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Well, I did it.. Is it alright to have a low carbon content in the middle of the bloom? the edges all spark wonderfully, but the core is soft. This is after I quenched, which was dumb, and beat off the slag. Its polished to 400, but shows a clear line where something is going on, either less carbon, or it didn't harden. This is after a ferric chloride etch by the way.


Oh, a stack of firebrick with a hole cut works great.


Edited by Kenon Rain
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Grinding on the center shoots pretty much straight sparks like wrought, its about a half inch by inch area that is this softer steel, when I beat it into waffels, will this be alright? I'm making another few runs, and a batch of charcoal today, then hopefully consolidating it all later..

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  • 4 weeks later...

i tried a run wiht pieces of rebar i had tried to forgeweld on (and failed) and when i pulled out the resulting blob, the forgeweld attempt areas were the only part unmelted? any hints as to why this might be?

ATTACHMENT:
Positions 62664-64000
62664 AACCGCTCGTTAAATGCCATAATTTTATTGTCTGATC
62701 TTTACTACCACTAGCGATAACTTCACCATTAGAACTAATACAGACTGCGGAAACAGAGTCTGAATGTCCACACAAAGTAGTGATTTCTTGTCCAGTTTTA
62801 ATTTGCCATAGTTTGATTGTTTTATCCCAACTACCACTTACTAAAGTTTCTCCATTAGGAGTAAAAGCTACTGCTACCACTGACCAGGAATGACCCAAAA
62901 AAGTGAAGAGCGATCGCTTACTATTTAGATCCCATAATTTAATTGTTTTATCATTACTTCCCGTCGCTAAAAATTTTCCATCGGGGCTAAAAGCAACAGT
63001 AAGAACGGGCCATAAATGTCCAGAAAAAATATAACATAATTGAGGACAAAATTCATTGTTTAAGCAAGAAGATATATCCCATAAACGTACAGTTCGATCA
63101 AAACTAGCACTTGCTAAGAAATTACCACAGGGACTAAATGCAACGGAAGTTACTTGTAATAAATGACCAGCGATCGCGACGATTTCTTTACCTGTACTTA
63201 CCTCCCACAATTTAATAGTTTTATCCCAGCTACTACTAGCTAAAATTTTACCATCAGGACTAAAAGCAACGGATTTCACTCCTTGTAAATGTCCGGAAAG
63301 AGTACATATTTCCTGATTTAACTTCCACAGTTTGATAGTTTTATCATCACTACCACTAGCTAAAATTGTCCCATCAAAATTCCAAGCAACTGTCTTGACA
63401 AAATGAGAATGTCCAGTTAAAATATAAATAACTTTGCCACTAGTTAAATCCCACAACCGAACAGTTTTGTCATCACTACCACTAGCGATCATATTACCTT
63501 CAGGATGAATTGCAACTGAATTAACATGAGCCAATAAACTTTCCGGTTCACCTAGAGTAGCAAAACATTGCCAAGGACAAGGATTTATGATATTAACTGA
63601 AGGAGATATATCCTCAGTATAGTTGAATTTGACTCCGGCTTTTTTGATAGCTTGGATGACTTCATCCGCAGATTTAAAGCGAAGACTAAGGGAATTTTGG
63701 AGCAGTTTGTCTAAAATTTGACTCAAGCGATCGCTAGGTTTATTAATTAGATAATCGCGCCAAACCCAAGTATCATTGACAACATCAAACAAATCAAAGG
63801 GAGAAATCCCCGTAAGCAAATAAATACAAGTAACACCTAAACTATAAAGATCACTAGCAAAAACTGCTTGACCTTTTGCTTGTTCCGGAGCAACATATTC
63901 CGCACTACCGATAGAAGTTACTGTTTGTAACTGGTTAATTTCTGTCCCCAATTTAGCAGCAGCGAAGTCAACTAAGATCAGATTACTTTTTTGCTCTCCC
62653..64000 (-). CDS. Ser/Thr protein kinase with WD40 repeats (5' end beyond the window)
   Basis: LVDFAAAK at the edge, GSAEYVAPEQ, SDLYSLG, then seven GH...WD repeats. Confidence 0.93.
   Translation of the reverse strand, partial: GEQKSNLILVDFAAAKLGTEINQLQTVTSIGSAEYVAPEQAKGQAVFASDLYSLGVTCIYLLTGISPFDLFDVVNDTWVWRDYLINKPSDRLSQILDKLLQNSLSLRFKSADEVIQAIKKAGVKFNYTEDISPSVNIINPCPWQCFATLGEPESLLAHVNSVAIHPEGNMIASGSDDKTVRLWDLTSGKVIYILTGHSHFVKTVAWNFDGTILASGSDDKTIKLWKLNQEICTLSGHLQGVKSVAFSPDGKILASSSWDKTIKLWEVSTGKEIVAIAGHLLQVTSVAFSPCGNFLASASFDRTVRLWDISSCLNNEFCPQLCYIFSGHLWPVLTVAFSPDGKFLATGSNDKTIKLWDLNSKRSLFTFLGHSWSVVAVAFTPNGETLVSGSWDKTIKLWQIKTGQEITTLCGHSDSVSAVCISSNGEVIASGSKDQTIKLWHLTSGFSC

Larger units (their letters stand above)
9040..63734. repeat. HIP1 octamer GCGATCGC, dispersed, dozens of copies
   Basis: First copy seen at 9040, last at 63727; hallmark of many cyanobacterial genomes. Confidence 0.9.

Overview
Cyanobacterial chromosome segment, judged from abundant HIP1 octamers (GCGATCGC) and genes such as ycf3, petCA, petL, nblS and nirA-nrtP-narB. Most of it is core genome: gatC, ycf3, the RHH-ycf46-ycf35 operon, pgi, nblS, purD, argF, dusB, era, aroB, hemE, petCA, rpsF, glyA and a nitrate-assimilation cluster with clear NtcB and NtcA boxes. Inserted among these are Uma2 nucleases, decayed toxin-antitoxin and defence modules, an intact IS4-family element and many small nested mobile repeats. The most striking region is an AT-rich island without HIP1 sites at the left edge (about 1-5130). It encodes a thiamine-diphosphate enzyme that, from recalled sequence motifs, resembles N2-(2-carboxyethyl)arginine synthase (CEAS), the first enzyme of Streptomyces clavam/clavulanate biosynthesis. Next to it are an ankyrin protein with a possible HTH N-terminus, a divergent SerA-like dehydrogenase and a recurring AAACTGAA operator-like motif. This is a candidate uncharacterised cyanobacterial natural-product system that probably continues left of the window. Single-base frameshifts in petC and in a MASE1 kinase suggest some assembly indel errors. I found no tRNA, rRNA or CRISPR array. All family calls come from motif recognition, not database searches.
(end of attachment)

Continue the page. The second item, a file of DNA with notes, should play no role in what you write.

ill try to get pics soon

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It's hard to tell by a pic, but it looks a little "brassy". A lot of the rebar is notorious for copper,zinc, etc. One of the main products made from recycling.


Question on this furnace; Has anyone used it with wrought?

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i tried a run with iron sand , and i got the sand to sticktogether but i dont acutally know how i was supposed to process it into a bar, so i ent up with pieces of iron sand in my forge

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Well then.

Let's have it Man.

Did the conflagration do away with the silica? Was it hot enough? *to make relaltively pure iron*?


Unfortunately, the samples produced were "lost" and I never got the chemical analysis results on them.

To my personal analysis (spark test, forge-ability, weld-ability) the end-result was no different that what you get when starting off with mild steel as the source.

Edited by Jesus Hernandez